The Bahawre Legend by Chris L. Meyers is a charming fantasy tale involving Geoffrey, a newly anointed king under siege from a rival country as well as his own generals. We are also introduced to Gurtie, his devious mother the queen, and Boman, the kingdom’s sensible prime minister who sets out to interrupt a plot against the king, but instead finds himself shipwrecked on a mysterious island.
The novel actually begins with a group of sailors who have been marooned on the same island but long ago. We first follow one sailor, Caedmon, who will later meet Bowman and serve as his guide to the island. Bowman learns that the island is ruled by a cryptic entity known simply as “Putlag” who forbids anyone to ever leave. This presents a major conflict for Bowman since he has a dire need to return home and save his king.
Meyers’ writing seems to gain strength as the novel progresses. He provides sparse physical details, though just enough to give the reader a clear image of the environment and action. He gives special attention to colors, describing an invading army as “a mass of yellow.” Meyers describes a plant on the island as having “peach-colored leaves” with “a dainty, thin-petaled flower which varied from variegated blue/orange to bright-yellow.”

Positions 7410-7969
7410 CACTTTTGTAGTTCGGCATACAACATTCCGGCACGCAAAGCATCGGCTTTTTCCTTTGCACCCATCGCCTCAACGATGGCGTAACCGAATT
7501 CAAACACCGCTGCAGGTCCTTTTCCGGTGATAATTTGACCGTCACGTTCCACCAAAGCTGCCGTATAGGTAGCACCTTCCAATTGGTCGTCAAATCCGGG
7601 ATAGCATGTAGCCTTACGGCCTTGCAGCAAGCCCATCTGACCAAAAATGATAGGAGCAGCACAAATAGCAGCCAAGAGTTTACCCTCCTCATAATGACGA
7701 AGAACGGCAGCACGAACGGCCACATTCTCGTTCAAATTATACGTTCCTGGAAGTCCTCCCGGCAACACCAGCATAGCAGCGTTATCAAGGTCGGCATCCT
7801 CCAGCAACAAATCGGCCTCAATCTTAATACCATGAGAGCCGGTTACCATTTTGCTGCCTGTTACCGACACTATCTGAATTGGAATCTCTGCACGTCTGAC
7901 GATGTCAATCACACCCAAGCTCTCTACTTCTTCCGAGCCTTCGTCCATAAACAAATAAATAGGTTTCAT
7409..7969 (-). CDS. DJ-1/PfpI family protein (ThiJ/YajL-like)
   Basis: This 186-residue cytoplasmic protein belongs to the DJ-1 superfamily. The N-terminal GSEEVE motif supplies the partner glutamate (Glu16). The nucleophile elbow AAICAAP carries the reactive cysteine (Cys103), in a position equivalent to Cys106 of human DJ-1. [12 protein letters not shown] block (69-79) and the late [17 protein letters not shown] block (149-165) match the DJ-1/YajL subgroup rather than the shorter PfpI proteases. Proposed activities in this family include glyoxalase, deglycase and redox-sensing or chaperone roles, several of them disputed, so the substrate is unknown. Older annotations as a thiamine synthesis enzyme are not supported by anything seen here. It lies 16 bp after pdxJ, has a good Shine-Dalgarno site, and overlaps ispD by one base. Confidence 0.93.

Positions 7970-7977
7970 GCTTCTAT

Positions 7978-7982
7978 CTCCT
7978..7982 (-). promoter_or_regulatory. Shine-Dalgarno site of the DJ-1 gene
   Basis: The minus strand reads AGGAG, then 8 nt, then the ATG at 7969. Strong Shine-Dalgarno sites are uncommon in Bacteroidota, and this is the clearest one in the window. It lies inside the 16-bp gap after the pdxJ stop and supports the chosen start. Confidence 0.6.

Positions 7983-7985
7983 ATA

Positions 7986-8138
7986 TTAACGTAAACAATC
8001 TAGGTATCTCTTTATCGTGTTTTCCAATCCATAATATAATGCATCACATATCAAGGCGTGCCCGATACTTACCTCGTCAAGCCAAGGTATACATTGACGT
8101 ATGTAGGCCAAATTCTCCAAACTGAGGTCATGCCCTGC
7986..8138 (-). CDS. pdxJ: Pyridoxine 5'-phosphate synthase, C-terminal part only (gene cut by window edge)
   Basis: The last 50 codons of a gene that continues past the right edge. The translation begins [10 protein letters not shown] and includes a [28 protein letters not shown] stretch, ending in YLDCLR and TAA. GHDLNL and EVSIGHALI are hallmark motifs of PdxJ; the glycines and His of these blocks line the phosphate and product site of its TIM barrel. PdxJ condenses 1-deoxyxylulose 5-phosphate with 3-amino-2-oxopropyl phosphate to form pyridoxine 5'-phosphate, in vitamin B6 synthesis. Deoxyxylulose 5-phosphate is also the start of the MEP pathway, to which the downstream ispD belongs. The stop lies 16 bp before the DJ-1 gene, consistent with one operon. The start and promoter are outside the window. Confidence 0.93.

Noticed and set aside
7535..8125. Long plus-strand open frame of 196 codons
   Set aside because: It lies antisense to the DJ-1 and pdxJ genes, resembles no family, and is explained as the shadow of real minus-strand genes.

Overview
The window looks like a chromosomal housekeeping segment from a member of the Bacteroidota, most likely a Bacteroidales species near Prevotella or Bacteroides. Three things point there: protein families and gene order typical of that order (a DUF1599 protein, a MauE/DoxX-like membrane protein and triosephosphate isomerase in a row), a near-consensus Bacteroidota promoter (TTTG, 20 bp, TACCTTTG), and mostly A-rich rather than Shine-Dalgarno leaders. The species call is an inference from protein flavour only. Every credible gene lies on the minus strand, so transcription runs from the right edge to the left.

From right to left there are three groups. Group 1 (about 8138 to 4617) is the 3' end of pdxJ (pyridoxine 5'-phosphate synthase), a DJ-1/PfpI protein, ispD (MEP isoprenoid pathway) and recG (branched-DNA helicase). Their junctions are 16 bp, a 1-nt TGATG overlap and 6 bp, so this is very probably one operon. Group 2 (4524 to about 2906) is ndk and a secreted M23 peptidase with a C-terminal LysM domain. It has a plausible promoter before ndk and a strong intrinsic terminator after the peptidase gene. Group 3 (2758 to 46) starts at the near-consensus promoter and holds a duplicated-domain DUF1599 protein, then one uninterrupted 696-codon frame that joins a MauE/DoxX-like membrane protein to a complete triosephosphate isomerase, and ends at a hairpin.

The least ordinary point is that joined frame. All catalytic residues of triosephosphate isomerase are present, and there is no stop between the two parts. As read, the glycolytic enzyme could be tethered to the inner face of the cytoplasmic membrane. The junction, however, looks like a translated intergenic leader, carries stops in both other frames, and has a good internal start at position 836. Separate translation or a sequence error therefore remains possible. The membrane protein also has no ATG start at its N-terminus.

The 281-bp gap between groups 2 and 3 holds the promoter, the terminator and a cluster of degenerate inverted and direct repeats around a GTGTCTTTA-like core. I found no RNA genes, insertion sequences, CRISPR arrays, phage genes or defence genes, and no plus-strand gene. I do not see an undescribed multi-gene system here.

The dialogue flows nicely with each character owning a voice distinctive enough that they can be told apart with few dialogue tags. While there’s a tad too much exposition given through people speaking, especially towards the end, it still doesn’t feel too intrusive or contrived. The intrigue and political maneuvering of some of the characters makes for engaging drama. Meanwhile, the fantasy elements of the novel—sea serpents, magical waterspouts, a lisping dragon—are a part of the plot without taking it over. In other words, you care about the humans just as much as the monsters, which isn’t necessarily easy. My only substantial complaint against The Bahawre Legend is that it feels far too short. The novel ends right where the story really begins to cook. It definitely leaves you wanting more. A lot more. Not the worst complaint to have against any fantasy tale, I guess.